According to the EPA, about 1.1 billion gallons of sewage was either forced out of manholes during storms or illegally discharged from the water districts between 2009 and last year.


Police: 4 arrests in killing of USC student

LOS ANGELES (AP) - Police say two adults and two teenagers have been arrested on suspicion of murder in the killing of a Chinese foreign exchange student from the University of Southern California.

Los Angeles police spokesman Andy Smith said Monday the suspects are being held for investigation of murder with special circumstances and other charges.

Police say a fifth suspect was arrested on suspicion of robbery and is thought to be connected to the other four.

Police say 24-year-old Xinran (SHING'-rahn) Ji was found dead Thursday morning in his off-campus apartment. Officials say the graduate engineering student was walking home from a study group when he was attacked.

In 2012, two Chinese graduate students were shot during a robbery near campus. One of two men charged with those killings has pleaded guilty to murder.


Rare storm at California beach hard to see coming

LOS ANGELES (AP) - Although lightning does strike Southern California frequently, it rarely hits the beach.

When it does, the consequences can be chaotic and deadly, as they were Sunday when a huge lightning bolt descended on Los Angeles' bohemian Venice Beach, killing 21-year-old Nick Fagnano and injuring 12 others.

Climatologist Bill Patzert says the storm that materialized did so rapidly and was so isolated that he couldn't say anyone was to blame for not seeing it coming despite lightning striking a man on a golf course on nearby Santa Catalina Island earlier in the day.

The chances of being struck by lightning in California are one in 7 to 10 million, much rarer than other parts of the country. The phenomenon is so rare that lifeguards lack an emergency warning system.


Friends, family mourn death in LA lightning strike

LOS ANGELES (AP) - Friends and family are mourning the death of 21-year-old Nick Fagnano (Fahn-YANN'-Oh), who died after lightning struck off the coast of Los Angeles' popular Venice Beach.

Fagnano's uncle Dennis Shanahan said Monday his nephew was "a kid that lit up the room wherever he went."

Some witnesses said Fagnano had been in the water when the lightning hit Sunday. He was unresponsive as he was rushed to a hospital and later died.

He grew up in Los Angeles and played pitcher on the baseball team at Notre Dame High School in Sherman Oaks.

Fagnano attended Santa Barbara City College and had been accepted as a transfer student to the University of Southern California, where he planned to pursue urban policy and development.

A funeral is scheduled for Thursday.


Conservation group appeals San Diego power plant

SAN DIEGO (AP) - A conservation group is challenging a proposed natural gas power plant in San Diego.

The Protect Our Communities Foundation filed a petition with the 4th District Court of Appeal on Monday asking it to overturn the California Public Utilities Commission's approval of the plant.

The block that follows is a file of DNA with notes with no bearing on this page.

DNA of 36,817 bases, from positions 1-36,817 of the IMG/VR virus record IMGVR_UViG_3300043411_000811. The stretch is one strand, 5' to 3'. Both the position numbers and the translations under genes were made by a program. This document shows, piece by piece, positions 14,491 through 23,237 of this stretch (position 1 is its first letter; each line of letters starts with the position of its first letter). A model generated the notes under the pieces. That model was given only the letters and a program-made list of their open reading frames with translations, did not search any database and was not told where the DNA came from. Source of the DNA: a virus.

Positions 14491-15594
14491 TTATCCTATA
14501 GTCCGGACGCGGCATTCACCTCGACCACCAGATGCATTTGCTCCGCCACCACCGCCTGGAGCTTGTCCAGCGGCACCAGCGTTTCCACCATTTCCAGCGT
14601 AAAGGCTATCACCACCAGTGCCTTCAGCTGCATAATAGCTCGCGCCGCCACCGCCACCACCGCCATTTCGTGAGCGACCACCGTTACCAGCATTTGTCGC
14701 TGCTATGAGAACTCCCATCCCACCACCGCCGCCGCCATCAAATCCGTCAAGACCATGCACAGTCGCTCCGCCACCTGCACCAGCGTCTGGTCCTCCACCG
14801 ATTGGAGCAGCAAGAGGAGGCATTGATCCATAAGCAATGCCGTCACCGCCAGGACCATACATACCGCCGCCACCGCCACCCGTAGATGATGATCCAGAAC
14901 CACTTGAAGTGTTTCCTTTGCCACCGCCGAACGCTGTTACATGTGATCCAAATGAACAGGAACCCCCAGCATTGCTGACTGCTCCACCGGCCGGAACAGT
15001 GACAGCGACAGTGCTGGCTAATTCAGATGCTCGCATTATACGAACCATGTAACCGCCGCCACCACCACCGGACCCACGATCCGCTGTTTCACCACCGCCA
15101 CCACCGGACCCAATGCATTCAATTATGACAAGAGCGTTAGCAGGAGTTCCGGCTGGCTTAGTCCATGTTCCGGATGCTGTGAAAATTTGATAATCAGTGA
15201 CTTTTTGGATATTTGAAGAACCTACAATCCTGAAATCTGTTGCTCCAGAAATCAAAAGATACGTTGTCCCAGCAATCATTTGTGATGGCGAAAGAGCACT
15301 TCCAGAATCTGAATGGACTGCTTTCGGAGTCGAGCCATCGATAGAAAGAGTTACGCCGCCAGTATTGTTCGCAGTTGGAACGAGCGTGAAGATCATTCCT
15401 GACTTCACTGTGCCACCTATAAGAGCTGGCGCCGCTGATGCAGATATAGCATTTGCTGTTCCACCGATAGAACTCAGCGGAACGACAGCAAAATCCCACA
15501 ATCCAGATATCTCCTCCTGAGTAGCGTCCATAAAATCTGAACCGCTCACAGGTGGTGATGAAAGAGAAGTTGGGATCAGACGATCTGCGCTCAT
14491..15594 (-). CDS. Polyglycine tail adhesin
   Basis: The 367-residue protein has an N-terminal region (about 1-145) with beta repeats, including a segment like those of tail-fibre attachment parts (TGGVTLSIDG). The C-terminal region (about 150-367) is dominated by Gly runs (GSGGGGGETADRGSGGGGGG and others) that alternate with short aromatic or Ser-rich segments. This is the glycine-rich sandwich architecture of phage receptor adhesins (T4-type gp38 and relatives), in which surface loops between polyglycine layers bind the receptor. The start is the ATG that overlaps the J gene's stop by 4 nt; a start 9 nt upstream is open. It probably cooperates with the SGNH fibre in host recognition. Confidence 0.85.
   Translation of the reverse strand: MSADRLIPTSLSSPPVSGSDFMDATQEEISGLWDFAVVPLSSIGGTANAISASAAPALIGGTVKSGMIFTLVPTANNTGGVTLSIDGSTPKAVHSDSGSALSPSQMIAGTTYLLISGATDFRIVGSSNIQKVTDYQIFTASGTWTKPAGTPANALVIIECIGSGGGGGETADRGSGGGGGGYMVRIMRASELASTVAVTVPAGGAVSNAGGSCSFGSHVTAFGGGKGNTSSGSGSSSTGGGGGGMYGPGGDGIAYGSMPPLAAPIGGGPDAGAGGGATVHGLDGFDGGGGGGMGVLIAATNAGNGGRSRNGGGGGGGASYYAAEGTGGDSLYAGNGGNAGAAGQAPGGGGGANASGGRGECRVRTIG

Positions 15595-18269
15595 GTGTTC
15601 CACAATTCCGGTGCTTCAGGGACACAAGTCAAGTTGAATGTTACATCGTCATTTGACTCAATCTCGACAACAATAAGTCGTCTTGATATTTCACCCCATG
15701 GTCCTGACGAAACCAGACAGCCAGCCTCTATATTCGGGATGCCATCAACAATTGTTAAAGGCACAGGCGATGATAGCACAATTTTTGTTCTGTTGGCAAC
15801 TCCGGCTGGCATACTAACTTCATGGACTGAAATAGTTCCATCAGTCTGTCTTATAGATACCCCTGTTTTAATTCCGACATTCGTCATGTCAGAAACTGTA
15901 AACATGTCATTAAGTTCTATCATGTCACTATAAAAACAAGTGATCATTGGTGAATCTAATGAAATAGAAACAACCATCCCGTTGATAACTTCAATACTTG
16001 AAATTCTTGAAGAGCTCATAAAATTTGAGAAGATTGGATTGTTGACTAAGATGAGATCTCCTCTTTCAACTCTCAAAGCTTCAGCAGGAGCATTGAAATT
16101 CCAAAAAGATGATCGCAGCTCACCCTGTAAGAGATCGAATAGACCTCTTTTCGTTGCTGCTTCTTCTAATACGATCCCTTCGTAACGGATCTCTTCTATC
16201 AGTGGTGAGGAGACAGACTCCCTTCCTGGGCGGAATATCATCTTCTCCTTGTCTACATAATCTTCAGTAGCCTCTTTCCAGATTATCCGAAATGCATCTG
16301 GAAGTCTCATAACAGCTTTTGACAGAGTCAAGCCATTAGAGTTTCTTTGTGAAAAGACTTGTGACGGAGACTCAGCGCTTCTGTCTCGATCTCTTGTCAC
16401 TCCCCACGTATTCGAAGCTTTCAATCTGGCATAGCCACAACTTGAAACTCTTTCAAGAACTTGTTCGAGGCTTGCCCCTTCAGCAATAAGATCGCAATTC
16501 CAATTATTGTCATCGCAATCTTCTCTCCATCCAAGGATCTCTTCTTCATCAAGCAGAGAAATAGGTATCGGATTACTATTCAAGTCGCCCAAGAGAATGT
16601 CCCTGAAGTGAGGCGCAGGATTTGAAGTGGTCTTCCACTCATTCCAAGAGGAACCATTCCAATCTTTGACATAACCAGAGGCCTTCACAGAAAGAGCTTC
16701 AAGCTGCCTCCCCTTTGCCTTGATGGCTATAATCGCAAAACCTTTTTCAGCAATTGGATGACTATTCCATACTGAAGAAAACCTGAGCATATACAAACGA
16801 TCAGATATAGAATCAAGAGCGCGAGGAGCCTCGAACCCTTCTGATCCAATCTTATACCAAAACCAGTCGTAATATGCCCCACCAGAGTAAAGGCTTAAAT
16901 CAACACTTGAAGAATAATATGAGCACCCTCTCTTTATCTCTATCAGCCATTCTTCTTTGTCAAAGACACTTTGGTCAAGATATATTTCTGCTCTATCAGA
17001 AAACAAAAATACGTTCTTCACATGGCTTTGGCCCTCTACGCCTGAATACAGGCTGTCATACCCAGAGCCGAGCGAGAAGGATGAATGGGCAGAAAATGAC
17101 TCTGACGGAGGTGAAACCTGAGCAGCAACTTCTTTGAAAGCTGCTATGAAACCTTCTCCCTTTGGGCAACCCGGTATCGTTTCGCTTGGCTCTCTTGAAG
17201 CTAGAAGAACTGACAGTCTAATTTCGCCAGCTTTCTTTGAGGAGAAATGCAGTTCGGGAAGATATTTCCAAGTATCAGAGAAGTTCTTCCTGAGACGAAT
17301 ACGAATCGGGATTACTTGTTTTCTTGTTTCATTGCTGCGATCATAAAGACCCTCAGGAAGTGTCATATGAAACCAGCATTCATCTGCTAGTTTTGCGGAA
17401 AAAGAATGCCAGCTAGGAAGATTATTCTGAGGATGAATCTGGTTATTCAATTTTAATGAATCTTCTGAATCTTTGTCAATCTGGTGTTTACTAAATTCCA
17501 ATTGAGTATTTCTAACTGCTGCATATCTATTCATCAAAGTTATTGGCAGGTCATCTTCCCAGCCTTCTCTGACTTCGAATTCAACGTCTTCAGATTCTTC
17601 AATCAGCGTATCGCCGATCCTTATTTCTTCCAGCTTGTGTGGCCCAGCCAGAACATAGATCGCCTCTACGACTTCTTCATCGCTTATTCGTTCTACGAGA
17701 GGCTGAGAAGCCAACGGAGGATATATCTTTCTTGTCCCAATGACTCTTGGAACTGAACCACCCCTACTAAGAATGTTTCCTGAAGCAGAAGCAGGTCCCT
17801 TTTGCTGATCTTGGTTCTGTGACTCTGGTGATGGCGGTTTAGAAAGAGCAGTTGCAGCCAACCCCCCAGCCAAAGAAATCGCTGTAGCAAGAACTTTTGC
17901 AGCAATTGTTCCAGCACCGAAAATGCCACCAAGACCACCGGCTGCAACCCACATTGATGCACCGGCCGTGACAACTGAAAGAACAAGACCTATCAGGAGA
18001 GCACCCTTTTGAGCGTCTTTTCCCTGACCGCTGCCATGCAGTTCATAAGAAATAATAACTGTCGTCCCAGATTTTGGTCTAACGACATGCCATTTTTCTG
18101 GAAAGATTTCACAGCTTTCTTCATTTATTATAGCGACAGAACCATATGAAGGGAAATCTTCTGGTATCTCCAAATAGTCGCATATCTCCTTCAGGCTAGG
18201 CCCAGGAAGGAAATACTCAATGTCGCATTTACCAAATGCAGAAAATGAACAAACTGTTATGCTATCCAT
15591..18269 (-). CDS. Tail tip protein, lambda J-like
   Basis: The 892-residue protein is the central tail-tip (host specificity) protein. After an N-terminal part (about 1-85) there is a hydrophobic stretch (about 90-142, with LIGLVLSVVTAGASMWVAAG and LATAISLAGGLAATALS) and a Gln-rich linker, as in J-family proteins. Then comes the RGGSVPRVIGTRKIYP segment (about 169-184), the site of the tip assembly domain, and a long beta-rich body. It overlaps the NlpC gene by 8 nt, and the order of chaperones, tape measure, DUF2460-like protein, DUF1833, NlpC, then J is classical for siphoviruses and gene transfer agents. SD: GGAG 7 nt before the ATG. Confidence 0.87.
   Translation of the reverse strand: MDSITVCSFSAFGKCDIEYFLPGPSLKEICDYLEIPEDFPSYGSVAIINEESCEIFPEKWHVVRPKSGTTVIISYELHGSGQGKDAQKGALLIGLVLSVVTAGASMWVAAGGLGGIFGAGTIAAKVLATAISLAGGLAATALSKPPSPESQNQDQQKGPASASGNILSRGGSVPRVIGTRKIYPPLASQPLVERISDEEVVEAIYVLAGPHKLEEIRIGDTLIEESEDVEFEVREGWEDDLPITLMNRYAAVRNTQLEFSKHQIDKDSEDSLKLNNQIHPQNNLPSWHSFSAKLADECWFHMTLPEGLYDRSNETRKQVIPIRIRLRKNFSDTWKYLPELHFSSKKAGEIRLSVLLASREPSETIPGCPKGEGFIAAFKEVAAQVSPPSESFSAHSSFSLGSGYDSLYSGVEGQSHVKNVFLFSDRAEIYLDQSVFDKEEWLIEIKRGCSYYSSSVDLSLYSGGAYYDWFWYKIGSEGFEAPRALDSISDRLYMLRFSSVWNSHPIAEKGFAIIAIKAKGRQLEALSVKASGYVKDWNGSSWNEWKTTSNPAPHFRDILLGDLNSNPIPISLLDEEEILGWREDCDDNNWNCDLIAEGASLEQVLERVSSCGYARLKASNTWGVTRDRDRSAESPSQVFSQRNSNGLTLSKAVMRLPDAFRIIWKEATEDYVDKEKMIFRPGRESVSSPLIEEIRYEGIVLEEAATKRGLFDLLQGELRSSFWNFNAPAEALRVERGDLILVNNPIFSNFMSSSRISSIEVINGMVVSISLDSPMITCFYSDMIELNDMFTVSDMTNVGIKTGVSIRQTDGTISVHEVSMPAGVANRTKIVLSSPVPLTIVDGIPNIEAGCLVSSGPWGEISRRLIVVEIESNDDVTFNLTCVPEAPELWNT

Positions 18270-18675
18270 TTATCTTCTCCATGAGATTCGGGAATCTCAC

The state commission voted unanimously earlier this year to approve it despite concerns from environmentalists.

The plant's supporters say it is particularly needed because the San Onofre Nuclear power plant went offline last year.

Opponents say the approval undermines the state's commitment to green energy and will cost taxpayers $1.6 billion during its first 25 years.

The plant would be in Otay Mesa, about 20 miles southeast of downtown San Diego.

The CPUC says it hasn't seen the petition and can't comment.


Cattle auction boss gets probation in cruelty case

ONTARIO, Calif. (AP) - The owner of a Southern California livestock auction house will serve probation for his role in an animal cruelty case that came to light after an undercover investigation by an animal rights organization.

Horacio Santorsola entered a plea of no contest Monday in San Bernardino County Superior Court to a misdemeanor count of receiving improperly held non-ambulatory animals.

He also must pay $1,000 in fines and fees to the Inland Valley Humane Society.

Other charges were dismissed in a plea deal.

The Los Angeles-based group Mercy for Animals secretly filmed workers kicking and stomping on pigs, hitting emus with a baton and slinging baby goats by the neck and hind legs.

Santorsola and seven employees at his company, Ontario Livestock Sales Inc., were charged in 2012.


Groups seek probe into pepper spray use

SAN DIEGO (AP) - California civil rights organizations have filed a complaint with the Justice Department asking for a federal investigation into the use of pepper spray in San Diego County's juvenile detention facilities.

The complaint filed Monday alleges that pepper spray use is rampant against youth offenders, including those at risk of suicide or self-harm. It also says officials have used it against youth who failed to follow verbal instructions and on minors with sensitive medical conditions.

The San Francisco-based Youth Law Center, the California Rural Legal Assistance Inc. and a San Diego-area coalition of community organizations, including the San Diego La Raza Lawyers Association, jointly filed the complaint.

Justice Department and county officials could not be immediately reached for comment.